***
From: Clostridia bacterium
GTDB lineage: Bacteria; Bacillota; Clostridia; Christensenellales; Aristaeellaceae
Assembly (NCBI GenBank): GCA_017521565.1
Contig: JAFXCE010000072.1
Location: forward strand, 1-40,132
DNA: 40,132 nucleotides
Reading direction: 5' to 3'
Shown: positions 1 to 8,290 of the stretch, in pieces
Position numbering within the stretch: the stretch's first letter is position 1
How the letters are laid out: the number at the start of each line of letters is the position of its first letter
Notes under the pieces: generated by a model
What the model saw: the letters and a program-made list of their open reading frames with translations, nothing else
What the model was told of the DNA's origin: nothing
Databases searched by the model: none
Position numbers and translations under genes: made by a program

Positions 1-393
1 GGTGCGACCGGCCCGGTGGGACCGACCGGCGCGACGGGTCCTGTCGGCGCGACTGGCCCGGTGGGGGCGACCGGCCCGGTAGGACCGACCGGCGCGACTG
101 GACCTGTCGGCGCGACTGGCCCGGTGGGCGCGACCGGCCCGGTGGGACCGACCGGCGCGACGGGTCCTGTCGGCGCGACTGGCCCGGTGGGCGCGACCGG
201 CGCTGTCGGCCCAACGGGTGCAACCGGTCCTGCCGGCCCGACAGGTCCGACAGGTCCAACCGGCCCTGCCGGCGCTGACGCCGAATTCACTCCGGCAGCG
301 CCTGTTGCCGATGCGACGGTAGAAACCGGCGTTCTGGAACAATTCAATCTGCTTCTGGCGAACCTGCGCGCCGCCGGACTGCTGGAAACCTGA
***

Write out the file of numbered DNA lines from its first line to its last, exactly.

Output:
From: Clostridia bacterium
GTDB lineage: Bacteria; Bacillota; Clostridia; Christensenellales; Aristaeellaceae
Assembly (NCBI GenBank): GCA_017521565.1
Contig: JAFXCE010000072.1
Location: forward strand, 1-40,132
DNA: 40,132 nucleotides
Reading direction: 5' to 3'
Shown: positions 1 to 8,290 of the stretch, in pieces
Position numbering within the stretch: the stretch's first letter is position 1
How the letters are laid out: the number at the start of each line of letters is the position of its first letter
Notes under the pieces: generated by a model
What the model saw: the letters and a program-made list of their open reading frames with translations, nothing else
What the model was told of the DNA's origin: nothing
Databases searched by the model: none
Position numbers and translations under genes: made by a program

Positions 1-393
1 GGTGCGACCGGCCCGGTGGGACCGACCGGCGCGACGGGTCCTGTCGGCGCGACTGGCCCGGTGGGGGCGACCGGCCCGGTAGGACCGACCGGCGCGACTG
101 GACCTGTCGGCGCGACTGGCCCGGTGGGCGCGACCGGCCCGGTGGGACCGACCGGCGCGACGGGTCCTGTCGGCGCGACTGGCCCGGTGGGCGCGACCGG
201 CGCTGTCGGCCCAACGGGTGCAACCGGTCCTGCCGGCCCGACAGGTCCGACAGGTCCAACCGGCCCTGCCGGCGCTGACGCCGAATTCACTCCGGCAGCG
301 CCTGTTGCCGATGCGACGGTAGAAACCGGCGTTCTGGAACAATTCAATCTGCTTCTGGCGAACCTGCGCGCCGCCGGACTGCTGGAAACCTGA